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Nonprofit Times Article

Nonprofit Times Article

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Published by vikramrajan

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Published by: vikramrajan on Nov 21, 2008
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November 1, 2004
 Outsourcing Planned GivingTaps Into Expert Networks
 By Michael Patterson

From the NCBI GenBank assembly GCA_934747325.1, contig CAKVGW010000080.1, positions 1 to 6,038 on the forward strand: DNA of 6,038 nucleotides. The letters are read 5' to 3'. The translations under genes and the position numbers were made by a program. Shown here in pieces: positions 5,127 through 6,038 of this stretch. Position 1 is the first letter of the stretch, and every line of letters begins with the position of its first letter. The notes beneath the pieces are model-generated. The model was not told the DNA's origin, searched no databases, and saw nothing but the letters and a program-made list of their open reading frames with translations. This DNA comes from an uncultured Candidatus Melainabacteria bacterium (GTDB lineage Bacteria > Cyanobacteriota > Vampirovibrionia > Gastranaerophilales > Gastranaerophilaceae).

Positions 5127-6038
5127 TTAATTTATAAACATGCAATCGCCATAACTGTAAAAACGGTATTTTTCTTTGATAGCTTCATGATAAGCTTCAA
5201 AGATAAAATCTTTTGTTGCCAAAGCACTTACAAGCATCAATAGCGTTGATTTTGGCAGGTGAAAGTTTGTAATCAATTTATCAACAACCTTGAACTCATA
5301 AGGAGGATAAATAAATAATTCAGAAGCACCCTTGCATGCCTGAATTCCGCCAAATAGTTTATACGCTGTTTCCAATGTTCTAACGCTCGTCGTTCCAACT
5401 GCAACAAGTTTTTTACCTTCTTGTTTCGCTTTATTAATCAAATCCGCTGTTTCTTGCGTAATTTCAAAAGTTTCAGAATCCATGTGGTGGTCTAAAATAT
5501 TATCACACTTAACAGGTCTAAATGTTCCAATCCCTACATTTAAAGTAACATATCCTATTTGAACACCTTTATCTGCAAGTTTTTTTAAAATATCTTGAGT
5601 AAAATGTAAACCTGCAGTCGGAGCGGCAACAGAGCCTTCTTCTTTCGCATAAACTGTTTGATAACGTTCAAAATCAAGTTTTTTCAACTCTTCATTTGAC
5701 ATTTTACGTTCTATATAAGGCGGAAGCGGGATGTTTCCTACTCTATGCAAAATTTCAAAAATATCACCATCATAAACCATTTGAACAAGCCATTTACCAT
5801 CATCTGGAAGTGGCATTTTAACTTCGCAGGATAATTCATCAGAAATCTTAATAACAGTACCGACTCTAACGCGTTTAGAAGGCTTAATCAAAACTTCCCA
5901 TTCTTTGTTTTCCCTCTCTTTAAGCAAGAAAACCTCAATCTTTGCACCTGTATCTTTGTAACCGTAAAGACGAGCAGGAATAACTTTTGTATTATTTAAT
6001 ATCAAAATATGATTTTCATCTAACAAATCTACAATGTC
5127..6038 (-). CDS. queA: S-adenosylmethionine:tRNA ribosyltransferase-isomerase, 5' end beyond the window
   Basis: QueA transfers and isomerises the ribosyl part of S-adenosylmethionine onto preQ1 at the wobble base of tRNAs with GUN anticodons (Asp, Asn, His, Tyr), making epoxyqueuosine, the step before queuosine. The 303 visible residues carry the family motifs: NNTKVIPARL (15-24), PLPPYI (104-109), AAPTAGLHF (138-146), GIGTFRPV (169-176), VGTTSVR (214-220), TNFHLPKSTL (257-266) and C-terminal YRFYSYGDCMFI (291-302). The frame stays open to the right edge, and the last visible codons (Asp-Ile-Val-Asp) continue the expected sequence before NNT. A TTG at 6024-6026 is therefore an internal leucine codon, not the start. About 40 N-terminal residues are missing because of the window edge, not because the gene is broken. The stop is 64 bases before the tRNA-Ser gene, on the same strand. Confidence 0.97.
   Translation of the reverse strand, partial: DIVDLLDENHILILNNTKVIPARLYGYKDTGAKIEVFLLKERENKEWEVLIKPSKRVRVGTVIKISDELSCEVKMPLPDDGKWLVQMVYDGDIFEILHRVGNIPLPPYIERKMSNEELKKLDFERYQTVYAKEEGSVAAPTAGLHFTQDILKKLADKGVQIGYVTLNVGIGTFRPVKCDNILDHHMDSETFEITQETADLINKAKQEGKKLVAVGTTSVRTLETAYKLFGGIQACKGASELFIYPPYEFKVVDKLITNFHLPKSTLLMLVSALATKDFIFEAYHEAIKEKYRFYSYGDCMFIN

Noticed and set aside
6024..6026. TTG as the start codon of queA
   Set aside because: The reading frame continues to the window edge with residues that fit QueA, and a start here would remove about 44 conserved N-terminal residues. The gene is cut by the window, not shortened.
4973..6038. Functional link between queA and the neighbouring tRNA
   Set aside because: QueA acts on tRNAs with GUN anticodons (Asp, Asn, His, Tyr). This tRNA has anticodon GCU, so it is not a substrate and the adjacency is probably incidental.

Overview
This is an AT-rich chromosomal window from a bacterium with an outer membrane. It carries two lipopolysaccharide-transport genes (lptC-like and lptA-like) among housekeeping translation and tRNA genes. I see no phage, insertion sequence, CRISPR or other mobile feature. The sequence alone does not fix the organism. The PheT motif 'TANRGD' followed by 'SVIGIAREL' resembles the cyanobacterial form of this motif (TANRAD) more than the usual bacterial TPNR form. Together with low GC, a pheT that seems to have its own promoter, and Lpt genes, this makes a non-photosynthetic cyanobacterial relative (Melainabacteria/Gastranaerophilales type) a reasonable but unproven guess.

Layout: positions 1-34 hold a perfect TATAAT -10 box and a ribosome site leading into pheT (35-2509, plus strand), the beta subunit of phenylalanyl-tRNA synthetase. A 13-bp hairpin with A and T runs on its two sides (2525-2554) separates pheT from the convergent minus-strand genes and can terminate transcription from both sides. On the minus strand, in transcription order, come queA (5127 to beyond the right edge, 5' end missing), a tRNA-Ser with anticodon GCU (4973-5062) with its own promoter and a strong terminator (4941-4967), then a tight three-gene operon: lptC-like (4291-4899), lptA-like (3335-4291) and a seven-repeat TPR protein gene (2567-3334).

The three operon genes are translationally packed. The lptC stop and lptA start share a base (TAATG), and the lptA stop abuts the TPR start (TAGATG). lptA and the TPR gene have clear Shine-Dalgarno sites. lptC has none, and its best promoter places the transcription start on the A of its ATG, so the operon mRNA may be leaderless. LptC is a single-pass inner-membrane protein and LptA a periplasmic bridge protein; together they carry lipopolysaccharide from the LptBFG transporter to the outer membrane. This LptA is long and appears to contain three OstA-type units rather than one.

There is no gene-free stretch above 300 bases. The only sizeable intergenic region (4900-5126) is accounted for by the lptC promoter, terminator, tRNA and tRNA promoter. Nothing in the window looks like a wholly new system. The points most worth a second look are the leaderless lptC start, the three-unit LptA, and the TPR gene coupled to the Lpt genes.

When The Dayton Foundation conducted a survey of nonprofit organizations in its Greater Miami (Ohio) Valleyservice area, executives were surprised to find that the number of agencies with an endowment fund had declinedfrom nearly 60 percent during the early 1990s to 40 percent in 2001.Asked for an explanation, the agencies replied that the pressures of higher operating costs forced them to spendthe funds. This finding came as the foundation was receiving an “unbelievable number of requests” fromnonprofits to fund development directors, said Michael M. Parks, president of The Dayton Foundation.Faced with these issues, the foundation wondered how it could cost-effectively provide a service that would helpnonprofits build their endowment funds through planned and deferred giving.Thus was born the Legacy Partnership -- a program whereby the foundation provides planned giving support toagencies that ordinarily could not afford to hire their own planned giving staff member. It also serves as onemodel for how nonprofits can “outsource” planned giving programs without having to incur the cost of adding aplanned giving staff position to the payroll.With funding provided by the foundation, corporations, private foundations, the United Arts Campaign, theUnited Way, and the agencies themselves, the partnership provides each participating nonprofit with a foundationstaff member one day every other month. During the days when a foundation staff member works with an agency,they ordinarily join the executive director on three to four personal visits to prospective legacy donors, plusparticipating in a group visit, such as a luncheon.“The agency’s staff person is the one who’s really got the relationship. Our role is to support them,” Parks said.“In effect, we become an extension of their staff.” And outside of those six days, the foundation’s staff also assiststhe organizations with mailings and other activities. In addition, the foundation has two attorneys and two CPAson staff who can provide nonprofits and their donors with assistance on complex gift arrangements.The idea for providing planned giving outsourcing services was formulated by Parks, Joe Baldasare, thefoundation’s vice president of development, and Charles R. Nunn, president of Endowment Horizons, Inc.Nunn launched a pilot program in the fall of 2002 with four agencies. Since then, the partnership has grown to 49agencies. The foundation has added two full-time staff members to serve its agencies.Although it is still early in the process, Parks said the partnership to date has documented 214 new legacy giftsamong the agencies with which it works.While the staff support is important, Parks said the service’s ability to provide structure and discipline is equallyvaluable. “We all get caught up in our day-to-day operations. We understand the value of planned giving, but itoften gets pushed to the bottom of the pile. What this provides is a minimum of six days a year you’re working onplanned giving.”

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